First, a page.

A man who was suddenly stricken ill and blind after a healthy athletic life, was at first resentful that he had to rely on the assistance of a guide dog. He released his resentment little by little as he realized that the dog's unconditional love for him surpassed anything he had experienced in his life. The dog understood his frailty and accepted his resentment, responding to him in the most tender and loving ways, lying by his bedside for hours at a time. Occasionally when the man would become restless the dog would raise its head and lick the man's hand. On one occasion when the man felt weak while trying to get out of bed, the dog gently brought him his slippers and lay them one at a time at his feet; something he had never done before. The man's life was redeemed by the love of this dog. Over time the dog's ministrations were deeply cherished by the man, and the dog was honored as well.
Guide dogs, animals trained to assist the hearing impaired and handicapped, animals that are trained to go into schools, nursing homes and hospitals, and search and rescue dogs are all referred to as service animals because we humans feel that we have trained them to perform a particular function. The word service means an act of helpful activity. The truth of the matter is that all animals perform tremendous acts of service whether or not we label their activity as such. Companion animals, and wild animals too, simply by virtue of their presence in our lives and in the world, serve to uplift our spirit and draw us closer to an experience of the divine.
Every creature comes to serve in its own capacity. The animals remember this; many human beings have forgotten. St. Francis of Assisi said: "Be conscious, O man, of the wondrous state in which God placed you, for he created you and formed you to the image of his beloved Son - and yet all the creatures under heaven, each according to its nature, serve, know, and obey their creator better than you."
In this new age of consciousness we are being called to examine how we arrived at the present state of Holocaust against the animals and to do our part in healing our relationship with them. Dr. Michael Fox, Veterinarian and Vice President of the Humane Society of the United States, says: "It is not a question of us drawing some arbitrary line as to which creatures and to what extent we should exploit them. Rather, we should draw a circle, a boundless circle of compassion to include all creatures and Creation within the scope of our respect and reverence. By so doing, we enrich the significance of our own lives and enhance our own spiritual development."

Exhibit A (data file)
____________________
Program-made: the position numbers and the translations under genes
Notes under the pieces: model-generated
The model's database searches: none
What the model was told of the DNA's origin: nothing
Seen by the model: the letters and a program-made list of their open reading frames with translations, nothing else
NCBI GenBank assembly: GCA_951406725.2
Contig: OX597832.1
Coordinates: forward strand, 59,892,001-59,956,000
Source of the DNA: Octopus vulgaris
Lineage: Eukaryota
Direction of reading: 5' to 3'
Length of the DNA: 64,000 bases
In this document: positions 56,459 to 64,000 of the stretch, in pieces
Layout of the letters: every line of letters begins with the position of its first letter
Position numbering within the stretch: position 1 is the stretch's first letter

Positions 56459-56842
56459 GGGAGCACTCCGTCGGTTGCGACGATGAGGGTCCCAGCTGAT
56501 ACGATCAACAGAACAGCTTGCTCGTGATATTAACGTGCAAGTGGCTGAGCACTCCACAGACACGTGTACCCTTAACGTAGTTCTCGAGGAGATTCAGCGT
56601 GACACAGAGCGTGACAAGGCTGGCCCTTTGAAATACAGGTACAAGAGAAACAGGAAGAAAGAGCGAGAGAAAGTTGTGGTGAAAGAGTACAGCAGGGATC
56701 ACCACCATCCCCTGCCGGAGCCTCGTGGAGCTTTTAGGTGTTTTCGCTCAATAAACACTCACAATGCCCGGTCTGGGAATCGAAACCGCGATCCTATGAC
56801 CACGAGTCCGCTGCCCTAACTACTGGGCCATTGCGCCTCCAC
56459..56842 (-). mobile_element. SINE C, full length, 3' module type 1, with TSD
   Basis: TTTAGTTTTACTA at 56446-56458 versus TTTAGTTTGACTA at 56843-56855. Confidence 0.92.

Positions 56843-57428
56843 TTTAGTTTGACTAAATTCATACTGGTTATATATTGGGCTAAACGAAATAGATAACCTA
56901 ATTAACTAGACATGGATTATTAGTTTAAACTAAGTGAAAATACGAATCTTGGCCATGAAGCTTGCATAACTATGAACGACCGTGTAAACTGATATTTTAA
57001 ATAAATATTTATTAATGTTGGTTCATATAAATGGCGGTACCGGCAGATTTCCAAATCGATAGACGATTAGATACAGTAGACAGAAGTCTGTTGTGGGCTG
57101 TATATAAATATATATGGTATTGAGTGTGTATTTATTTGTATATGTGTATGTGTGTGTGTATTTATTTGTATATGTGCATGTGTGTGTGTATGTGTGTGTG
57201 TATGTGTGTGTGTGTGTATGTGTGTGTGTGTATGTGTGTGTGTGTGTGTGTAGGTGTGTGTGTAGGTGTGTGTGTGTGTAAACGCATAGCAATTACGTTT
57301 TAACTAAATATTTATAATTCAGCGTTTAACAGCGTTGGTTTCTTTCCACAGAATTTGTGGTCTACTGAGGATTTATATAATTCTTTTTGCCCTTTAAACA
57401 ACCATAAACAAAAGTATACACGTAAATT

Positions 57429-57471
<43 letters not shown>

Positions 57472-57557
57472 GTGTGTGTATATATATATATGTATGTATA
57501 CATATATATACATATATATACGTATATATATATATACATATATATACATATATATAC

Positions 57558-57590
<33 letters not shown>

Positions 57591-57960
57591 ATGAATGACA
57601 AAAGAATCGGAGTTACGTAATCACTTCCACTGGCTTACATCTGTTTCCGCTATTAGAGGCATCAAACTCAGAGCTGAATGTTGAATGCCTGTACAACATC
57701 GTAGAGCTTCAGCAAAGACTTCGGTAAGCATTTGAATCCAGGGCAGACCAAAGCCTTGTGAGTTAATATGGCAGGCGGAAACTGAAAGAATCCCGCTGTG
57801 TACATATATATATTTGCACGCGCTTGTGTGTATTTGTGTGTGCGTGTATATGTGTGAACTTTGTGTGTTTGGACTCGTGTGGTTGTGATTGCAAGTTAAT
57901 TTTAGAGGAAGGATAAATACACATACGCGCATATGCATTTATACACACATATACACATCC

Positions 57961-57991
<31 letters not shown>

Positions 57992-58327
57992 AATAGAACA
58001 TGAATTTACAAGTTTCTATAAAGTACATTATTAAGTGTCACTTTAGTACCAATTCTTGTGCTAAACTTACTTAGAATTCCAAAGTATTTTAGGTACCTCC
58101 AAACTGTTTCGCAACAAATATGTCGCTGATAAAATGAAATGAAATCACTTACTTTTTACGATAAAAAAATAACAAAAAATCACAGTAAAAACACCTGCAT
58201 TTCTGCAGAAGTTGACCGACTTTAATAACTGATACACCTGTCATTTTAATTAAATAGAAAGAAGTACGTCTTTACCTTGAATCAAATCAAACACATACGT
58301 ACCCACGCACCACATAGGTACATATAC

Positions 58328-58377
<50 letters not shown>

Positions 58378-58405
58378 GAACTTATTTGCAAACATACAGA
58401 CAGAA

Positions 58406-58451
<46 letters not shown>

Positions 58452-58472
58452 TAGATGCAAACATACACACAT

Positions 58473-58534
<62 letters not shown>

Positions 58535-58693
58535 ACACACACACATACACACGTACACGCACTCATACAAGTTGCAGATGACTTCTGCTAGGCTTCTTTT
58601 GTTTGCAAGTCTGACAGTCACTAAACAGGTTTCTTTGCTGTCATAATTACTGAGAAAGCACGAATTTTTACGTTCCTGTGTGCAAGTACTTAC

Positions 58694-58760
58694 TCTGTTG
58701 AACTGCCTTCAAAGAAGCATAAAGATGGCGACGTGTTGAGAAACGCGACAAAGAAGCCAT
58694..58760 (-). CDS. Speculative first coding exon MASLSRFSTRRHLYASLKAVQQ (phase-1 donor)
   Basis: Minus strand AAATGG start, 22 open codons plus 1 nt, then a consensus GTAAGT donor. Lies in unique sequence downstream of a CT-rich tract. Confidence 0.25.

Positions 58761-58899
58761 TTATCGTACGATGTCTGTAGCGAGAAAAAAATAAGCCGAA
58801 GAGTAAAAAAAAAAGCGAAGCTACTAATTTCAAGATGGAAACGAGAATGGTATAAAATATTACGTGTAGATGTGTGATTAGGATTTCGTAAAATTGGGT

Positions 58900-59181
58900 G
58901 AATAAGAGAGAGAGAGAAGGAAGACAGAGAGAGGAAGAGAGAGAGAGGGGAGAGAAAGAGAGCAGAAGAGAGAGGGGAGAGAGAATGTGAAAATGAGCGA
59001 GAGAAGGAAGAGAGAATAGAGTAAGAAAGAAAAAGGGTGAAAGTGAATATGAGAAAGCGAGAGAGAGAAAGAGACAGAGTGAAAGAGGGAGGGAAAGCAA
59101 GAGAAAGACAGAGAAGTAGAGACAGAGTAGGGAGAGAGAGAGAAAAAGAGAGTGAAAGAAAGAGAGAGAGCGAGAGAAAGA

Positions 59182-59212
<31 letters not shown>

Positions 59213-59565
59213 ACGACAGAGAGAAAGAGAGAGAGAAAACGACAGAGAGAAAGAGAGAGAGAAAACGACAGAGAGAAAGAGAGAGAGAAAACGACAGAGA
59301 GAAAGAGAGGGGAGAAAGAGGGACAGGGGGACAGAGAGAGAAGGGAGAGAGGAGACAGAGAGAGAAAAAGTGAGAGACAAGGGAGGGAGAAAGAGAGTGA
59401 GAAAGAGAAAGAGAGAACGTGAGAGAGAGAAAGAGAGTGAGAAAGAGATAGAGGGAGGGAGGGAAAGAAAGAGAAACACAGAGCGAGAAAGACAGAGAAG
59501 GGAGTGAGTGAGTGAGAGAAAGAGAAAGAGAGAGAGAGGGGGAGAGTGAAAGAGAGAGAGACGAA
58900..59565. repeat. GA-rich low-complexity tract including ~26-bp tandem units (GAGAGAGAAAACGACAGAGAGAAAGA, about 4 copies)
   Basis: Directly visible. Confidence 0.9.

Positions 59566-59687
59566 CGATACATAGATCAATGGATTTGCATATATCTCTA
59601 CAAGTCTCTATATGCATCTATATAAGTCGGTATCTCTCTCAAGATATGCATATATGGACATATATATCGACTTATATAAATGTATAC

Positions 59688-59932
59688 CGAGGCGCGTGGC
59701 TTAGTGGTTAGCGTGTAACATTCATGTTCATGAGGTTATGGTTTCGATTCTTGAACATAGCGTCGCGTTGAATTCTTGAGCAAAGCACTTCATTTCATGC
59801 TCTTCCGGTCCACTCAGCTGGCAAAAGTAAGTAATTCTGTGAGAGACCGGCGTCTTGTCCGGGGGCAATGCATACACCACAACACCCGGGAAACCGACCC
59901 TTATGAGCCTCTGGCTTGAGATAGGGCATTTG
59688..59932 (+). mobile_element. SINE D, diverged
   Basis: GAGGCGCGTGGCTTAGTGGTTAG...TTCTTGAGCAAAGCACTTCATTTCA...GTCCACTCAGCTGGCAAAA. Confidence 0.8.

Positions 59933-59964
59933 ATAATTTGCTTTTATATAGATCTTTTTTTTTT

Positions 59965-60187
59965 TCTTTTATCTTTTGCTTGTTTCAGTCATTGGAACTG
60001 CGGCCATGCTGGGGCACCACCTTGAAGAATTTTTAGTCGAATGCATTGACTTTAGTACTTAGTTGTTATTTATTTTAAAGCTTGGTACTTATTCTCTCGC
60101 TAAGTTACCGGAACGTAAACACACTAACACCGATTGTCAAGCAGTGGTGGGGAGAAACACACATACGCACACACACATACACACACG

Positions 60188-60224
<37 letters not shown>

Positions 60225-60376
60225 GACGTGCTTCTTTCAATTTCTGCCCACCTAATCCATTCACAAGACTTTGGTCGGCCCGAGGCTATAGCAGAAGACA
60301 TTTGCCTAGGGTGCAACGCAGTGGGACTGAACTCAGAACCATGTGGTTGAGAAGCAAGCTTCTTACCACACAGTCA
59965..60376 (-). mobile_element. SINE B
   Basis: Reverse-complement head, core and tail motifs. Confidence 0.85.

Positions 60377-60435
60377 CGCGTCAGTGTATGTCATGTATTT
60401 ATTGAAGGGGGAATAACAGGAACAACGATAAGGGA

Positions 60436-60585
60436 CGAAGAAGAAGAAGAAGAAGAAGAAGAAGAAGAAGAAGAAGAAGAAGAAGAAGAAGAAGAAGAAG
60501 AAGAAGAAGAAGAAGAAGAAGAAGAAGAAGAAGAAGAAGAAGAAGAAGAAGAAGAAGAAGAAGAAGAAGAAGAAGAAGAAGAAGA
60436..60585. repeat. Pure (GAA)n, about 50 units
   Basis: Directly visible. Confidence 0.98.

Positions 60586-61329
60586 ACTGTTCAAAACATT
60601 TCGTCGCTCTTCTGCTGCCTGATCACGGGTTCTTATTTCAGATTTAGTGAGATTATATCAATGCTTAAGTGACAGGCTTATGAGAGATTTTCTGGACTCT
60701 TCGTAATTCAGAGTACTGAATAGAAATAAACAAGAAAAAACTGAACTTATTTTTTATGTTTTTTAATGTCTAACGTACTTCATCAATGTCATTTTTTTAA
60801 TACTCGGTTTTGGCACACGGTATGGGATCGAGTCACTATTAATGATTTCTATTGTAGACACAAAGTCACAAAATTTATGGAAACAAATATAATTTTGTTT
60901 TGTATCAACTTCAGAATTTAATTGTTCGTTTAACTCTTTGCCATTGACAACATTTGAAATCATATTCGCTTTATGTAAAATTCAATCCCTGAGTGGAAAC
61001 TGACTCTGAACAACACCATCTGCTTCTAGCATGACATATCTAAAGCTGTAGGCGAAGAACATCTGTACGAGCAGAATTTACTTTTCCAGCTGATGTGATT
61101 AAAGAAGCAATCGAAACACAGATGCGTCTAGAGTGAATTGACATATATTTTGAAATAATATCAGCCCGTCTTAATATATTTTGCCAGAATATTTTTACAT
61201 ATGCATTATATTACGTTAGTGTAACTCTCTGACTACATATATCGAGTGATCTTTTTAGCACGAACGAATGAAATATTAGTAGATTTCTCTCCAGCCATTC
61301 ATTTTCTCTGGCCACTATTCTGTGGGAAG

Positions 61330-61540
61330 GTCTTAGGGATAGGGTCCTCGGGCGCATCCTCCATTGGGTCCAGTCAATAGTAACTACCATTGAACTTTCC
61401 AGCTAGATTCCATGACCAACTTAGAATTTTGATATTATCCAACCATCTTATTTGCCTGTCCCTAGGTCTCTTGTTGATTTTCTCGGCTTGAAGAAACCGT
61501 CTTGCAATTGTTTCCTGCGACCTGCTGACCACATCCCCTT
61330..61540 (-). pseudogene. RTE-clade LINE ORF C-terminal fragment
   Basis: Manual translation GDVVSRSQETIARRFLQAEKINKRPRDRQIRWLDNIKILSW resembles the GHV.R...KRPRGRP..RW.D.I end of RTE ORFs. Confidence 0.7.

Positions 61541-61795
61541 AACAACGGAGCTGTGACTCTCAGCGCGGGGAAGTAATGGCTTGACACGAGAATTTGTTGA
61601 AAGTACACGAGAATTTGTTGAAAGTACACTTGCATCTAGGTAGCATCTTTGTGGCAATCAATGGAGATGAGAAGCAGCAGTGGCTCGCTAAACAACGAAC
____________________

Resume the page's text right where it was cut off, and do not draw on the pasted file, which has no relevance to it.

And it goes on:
Animals are a healing ministry upon the Earth. They are children of God just as we are, Emissaries of Light and Love helping to facilitate the blossoming of the One Consciousness of which we and they are a part. They do this job magnificently and with tremendous courage. Animals can, if we allow them to, bring us out of the past into present time. If we meet them in present time, and honor their true gifts to us, our relationship with them can be redeemed. The time for atonement has come, at-one-ment. When we feel our oneness with all living things the past is healed. In a state of present awareness and oneness, we are brought into alignment with the continuous outpouring of the Divine Essence of God, which is Love, and we are healed - for healing in the true sense is the lifting of the Spirit into Grace.
Each of us can be a part of the healing of humanity's relationship with animals. Every time we feel an outpouring of love for an animal, or perform some small kindness toward them, we can offer up that love and kindness to the spirit of all animals. When we catch a glimpse of a beautiful wild creature, we can take time to thank it for its magnificence and for gracing our life in that moment. Our thanks will be received by the animal and our love transmitted to all others of its species and the entire over-soul of animals as well. Each day we can offer deep appreciation to our own animal companions for their presence in our lives. When we pray, meditate, or say grace before a meal we can include the animals. We need not demean animals by pitying them, for pity is borne of fear. Rather let us have compassion; let us feel the pain of the animals. Dr. Fox says that it makes him angry when people talk about blessing animals. He says "the animals don't need our blessing. We need their blessing!" So let us ask for the blessing of the animals, their forgiveness and their mercy. In this way we will bring light to the darkness and suffering of which we have been a part, - and we will begin to dissolve all obstacles to the shimmering presence of Love that is the true identity of every being.
It is said that the beating of a butterfly's wing is felt by the farthest star. All things are connected. With each act of kindness, with each loving thought, with each prayer, the entire world is lifted closer to a state of grace for all beings.